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Fitness to Practise – Warnings and their effect

We deal with the status of advice in our previous briefings in this series. Warnings are a step up the ladder in terms of the seriousness of response from a regulator.

Warnings are most commonly issued when the relevant decision-maker determines that the test for referral to a full hearing is not met because the Registrant:

  • has demonstrated insight and has taken steps to remediate an admitted failing; or
  • the matters referred to in the complaint are seen as a one-off event and not regarded as sufficiently serious to merit referral, but where any repetition would be regarded as serious.

By issuing a warning the decision-maker marks the seriousness of the concerns. This serves to maintain public confidence in the regulator and to uphold proper standards of behaviour for the profession. It also means that the Registrant cannot plead ignorance of the rules if their behaviour is found wanting in respect of the same issues in the future. Any future failings will be judged in light of the warning issued and, even if the alleged failings which led to the warning had been disputed, the regulator will approach the matter on the basis that the Registrant ought to have been especially alert to the importance of the particular obligation to which the warning related.

Depending on the regulator, warnings may be published or unpublished. For example, when issuing a warning the Case Examiners at the GDC must decide whether the warning ought to published and, if so, for how long. By contrast, warnings issued by the Case Examiners at the GMC are always published for two years, not by virtue of any decision of the Case Examiners but as a matter of policy.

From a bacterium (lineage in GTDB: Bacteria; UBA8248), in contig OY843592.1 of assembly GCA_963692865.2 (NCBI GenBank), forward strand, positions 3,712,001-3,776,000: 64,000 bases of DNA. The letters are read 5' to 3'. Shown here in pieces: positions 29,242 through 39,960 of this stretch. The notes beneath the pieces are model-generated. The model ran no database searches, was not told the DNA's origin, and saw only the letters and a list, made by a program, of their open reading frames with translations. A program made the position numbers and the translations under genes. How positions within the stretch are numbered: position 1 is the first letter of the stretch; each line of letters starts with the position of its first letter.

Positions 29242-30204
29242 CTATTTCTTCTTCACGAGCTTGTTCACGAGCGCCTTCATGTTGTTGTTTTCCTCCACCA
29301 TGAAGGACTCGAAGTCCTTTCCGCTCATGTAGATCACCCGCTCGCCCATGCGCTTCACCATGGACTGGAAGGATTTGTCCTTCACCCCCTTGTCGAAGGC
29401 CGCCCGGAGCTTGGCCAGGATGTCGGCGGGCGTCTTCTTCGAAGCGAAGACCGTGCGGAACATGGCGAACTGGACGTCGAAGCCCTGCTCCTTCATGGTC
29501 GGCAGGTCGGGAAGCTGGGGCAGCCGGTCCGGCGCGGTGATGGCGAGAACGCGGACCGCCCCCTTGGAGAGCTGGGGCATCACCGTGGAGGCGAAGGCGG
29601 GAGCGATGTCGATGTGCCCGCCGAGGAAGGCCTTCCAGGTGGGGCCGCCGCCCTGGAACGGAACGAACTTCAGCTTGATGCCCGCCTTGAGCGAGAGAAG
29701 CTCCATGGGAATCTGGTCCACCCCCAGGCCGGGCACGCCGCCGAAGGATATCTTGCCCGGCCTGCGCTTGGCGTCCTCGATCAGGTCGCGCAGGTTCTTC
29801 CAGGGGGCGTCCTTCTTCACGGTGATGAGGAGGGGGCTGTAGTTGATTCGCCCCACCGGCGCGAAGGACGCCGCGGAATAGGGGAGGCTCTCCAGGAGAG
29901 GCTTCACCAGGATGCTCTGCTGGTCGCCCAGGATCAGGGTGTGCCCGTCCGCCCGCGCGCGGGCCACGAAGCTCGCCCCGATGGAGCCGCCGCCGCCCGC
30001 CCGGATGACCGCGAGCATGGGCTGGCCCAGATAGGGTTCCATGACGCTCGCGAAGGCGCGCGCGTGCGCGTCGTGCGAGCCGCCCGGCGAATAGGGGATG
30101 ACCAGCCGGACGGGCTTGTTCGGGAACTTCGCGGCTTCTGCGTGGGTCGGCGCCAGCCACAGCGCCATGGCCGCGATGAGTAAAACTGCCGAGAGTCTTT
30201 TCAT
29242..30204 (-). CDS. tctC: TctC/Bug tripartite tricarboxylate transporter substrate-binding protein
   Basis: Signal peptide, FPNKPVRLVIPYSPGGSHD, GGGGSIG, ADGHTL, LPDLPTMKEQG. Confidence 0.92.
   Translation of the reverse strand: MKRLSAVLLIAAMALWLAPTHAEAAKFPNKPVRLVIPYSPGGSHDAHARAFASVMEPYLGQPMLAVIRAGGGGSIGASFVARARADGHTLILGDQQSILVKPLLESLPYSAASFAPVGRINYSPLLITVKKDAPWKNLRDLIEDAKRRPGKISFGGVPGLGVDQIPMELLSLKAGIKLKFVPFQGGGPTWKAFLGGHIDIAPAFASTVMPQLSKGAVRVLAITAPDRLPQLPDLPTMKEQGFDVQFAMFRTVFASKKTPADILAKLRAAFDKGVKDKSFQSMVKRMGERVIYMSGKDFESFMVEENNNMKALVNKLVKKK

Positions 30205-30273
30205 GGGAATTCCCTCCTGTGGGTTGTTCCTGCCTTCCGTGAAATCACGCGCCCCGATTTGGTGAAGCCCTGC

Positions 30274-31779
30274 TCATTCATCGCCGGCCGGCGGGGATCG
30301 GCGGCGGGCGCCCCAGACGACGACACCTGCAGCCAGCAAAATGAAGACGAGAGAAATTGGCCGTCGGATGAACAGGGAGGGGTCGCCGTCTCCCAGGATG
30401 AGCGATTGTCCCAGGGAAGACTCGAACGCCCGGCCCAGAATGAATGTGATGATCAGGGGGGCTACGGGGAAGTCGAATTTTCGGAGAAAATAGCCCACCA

As a matter of law, warnings do not limit a Registrant’s freedom to practise; they are not a restriction. However, the practical reality for many Registrants is that warnings can have a range of adverse impacts including affecting their access to indemnity cover and practising privileges in the private sector. Warnings constitute an adverse fitness to practise history and so will need to be disclosed in a variety of settings even after they have ceased to be published the Regulator.


This briefing is for guidance purposes only. RadcliffesLeBrasseur LLP accepts no responsibility or liability whatsoever for any action taken or not taken in relation to this note and recommends that appropriate legal advice be taken having regard to a client's own particular circumstances.

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